n= 20 MS cases and 12 other Neurological Diseases (OND), The Journal of Infectious Diseases, 2005.
Methods- post-mortem brain tissue and CSF from MS and OND cases analyzed for the presence of Chlamydia pneumoniae using Immunohistochemistry (IHC), electron microscopy, and PCR.
Results- Chlamydia pneumonaie was confirmed via IHC, electron microscopy and PCR in a significant number of MS cases.
Conclusion- though this does not definitely prove causation between C. pneumoniae and MS, Chlamydial antigens may prove to be a trigger to MS leading to auto-immune involvement.
Nested, case-control analysis, n=62,548 women (141 with MS), Epidemiology, 2003.
Methods- serum samples assessed for Cpn-specific immunoglobulin G antibodies is MS cases versus two healthy, age-matched controls.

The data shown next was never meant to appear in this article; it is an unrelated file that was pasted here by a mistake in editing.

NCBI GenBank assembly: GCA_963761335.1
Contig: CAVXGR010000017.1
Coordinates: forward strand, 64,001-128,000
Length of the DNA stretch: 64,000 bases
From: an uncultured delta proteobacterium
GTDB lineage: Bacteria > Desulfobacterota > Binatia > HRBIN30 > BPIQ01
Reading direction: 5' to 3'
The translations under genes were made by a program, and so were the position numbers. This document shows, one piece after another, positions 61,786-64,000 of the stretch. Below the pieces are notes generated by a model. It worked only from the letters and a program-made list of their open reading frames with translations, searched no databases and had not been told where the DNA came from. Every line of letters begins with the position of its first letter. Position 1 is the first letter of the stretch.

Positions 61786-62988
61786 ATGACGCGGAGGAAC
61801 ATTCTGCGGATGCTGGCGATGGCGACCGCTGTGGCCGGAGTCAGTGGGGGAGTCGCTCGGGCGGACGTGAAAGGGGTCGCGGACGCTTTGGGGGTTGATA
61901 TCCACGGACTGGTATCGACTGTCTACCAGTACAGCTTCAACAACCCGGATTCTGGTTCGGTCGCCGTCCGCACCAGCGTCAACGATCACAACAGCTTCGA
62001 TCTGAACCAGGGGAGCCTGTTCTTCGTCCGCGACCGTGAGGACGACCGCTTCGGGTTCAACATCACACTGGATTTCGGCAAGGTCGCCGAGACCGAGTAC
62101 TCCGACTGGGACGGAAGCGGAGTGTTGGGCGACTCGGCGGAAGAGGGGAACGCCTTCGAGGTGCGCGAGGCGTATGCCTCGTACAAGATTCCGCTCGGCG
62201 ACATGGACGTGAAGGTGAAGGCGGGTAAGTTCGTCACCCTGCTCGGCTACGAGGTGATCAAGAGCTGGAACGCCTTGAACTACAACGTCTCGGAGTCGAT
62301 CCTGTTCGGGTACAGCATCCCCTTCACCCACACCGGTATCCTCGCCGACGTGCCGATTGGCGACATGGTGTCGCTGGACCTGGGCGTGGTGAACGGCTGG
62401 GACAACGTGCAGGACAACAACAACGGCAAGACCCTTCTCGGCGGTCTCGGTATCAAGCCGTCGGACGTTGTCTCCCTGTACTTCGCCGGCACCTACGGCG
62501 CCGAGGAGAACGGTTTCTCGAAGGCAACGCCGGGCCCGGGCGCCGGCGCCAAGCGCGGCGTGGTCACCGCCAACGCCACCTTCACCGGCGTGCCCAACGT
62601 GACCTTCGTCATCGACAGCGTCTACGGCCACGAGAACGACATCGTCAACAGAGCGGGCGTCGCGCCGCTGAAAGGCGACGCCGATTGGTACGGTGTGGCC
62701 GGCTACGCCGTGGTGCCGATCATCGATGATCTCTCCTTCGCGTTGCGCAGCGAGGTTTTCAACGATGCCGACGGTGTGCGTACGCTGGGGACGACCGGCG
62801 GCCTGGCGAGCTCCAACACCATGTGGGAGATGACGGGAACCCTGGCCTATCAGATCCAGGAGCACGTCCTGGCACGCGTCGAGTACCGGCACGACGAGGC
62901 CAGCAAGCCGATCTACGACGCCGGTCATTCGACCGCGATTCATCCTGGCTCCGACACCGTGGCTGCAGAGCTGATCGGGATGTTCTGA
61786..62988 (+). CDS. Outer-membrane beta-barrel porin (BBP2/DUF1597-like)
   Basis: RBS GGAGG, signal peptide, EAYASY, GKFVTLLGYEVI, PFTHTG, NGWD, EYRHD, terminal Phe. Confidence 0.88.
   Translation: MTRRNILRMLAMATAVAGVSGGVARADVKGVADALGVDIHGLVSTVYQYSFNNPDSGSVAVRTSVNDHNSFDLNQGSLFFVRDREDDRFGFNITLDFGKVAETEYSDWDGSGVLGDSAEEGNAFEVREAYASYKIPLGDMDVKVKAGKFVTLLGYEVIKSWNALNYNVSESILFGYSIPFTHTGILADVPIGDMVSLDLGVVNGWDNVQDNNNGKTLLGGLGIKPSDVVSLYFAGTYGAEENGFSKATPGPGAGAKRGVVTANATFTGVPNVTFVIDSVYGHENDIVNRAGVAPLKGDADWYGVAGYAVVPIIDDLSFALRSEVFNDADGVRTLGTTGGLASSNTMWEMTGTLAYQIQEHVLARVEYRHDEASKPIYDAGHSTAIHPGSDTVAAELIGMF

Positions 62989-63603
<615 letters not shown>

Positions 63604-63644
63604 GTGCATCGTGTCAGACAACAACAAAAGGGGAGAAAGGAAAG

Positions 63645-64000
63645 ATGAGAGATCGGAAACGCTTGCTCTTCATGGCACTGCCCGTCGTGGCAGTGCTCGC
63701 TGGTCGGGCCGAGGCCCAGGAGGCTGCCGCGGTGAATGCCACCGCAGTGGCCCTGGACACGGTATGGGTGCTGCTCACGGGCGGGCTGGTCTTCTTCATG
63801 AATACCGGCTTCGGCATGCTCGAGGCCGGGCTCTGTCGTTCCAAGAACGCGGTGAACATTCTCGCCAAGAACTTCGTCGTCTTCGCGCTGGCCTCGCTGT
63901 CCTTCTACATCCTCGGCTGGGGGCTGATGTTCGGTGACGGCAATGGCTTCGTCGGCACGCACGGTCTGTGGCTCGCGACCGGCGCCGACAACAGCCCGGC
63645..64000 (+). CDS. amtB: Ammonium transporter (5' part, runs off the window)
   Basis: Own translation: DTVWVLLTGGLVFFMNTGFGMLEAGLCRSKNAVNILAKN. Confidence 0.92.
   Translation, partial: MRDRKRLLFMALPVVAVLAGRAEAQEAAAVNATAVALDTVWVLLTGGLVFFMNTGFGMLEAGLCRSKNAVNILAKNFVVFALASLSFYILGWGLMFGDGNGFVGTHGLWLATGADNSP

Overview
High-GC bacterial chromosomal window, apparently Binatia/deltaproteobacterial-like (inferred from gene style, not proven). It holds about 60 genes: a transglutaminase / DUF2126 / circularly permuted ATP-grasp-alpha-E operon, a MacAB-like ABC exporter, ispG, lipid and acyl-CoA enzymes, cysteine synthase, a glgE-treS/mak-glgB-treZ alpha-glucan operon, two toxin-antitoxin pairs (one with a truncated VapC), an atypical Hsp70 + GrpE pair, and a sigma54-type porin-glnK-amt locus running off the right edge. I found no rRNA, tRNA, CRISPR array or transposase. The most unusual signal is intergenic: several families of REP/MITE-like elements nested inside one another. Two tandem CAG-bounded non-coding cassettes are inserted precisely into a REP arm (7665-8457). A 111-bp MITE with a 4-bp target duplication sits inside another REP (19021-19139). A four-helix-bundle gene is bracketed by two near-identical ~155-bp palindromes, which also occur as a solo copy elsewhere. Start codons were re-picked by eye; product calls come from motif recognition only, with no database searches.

Results- Cpn IgG seropositivity was positively associated with risk of MS. The association with relapsing-remitting MS was moderate while the association with progressive MS was strong.
Conclusion- These results prove a positive association between Cpn infection and progressive MS.
Dr. David Wheldon: Halting MS
Dr. Wheldon successfully treated his wife’s MS with antibiotics. This video chronicles her treatment, the research that backs this treatment protocol and the barriers that exist in the medical community. Cases like this demand attention and highlight a valid, long-overdue question:
How many MS cases are treatable with antibiotics?